John Galliano, Anna Wintour, Oscar De La Renta in 1990 via Getty Images
It's almost fashion week, which means Oscar de la Renta is back in the pages of WWD courting controversy. Last season, he entered into a very public and very childish feud with fashion critic Cathy Horyn, taking out an ad in the print version of the industry trade publication to call her a "stale three-day-old hamburger."
Though the insult totally cemented his reputation as a creative genius, it did not do a lot for public perception of his maturity level. But based on his comments in today's issue ofWWD, it's become apparent that the New York-based designer does not actually care what people think of him.
In any other case, I'd be all like, #respect — but this case involves helping fashion bogeyman John Galliano revive his career. Sorry, #norespect.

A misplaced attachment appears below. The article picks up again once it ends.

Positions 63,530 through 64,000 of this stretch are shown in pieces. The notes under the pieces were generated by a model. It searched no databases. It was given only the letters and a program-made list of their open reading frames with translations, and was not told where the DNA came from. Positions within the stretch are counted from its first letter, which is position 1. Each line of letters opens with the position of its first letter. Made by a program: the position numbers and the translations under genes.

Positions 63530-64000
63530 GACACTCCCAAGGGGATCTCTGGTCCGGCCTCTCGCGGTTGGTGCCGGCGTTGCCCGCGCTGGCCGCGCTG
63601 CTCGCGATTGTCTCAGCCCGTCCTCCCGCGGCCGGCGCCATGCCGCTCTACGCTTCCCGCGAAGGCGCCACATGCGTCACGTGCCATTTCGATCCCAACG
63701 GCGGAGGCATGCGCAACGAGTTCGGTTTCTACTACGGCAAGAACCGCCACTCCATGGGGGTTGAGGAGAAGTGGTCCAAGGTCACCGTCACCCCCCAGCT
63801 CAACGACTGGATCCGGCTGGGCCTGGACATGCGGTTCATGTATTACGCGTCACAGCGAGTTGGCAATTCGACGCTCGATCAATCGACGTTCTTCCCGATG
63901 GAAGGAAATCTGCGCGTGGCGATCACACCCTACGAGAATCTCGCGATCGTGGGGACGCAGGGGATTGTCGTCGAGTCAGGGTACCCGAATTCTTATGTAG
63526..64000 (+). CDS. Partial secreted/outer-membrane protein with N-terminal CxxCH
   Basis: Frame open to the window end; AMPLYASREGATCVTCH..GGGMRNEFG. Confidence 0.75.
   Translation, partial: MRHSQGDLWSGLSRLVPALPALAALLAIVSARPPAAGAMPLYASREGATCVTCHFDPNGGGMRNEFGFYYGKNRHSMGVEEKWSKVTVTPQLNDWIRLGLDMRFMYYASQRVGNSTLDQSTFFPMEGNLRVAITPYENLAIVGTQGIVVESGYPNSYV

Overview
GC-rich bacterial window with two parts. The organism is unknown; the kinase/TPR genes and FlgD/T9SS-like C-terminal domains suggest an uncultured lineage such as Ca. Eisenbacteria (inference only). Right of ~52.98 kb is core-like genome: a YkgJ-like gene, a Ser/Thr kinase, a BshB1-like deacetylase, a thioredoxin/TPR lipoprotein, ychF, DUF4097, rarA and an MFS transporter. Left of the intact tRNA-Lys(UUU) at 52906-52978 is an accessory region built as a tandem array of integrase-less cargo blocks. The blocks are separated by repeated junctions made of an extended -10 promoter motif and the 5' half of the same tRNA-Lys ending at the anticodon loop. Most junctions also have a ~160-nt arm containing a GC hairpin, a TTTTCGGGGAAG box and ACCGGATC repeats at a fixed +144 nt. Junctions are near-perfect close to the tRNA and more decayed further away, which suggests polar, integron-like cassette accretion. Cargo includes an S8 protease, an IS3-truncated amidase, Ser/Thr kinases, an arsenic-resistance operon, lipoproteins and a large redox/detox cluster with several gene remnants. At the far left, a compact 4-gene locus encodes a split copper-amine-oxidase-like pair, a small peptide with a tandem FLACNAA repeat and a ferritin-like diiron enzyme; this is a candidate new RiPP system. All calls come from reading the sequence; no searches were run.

I know there's an argument to be made for giving Galliano a second chance after his 2011 disgrace, but I personally do believe his behavior was unforgivable. If you need a refresher course: two years ago, the then-Dior designer was filmed making truly vile anti-Semitic and racist comments at a Parisian cafe. He was drunk, yes — but then again he also said, "I love Hitler." I don't know how acquainted you are with intoxication, but love of Hitler is not actually a common side effect. (As a consequence of his actions, Galliano was fired from Dior and his namesake label — the John Galliano brand was owned by Dior holding company LVMH — and fined €6,000. He went to rehab and his French Legion of Honor Medal was revoked.)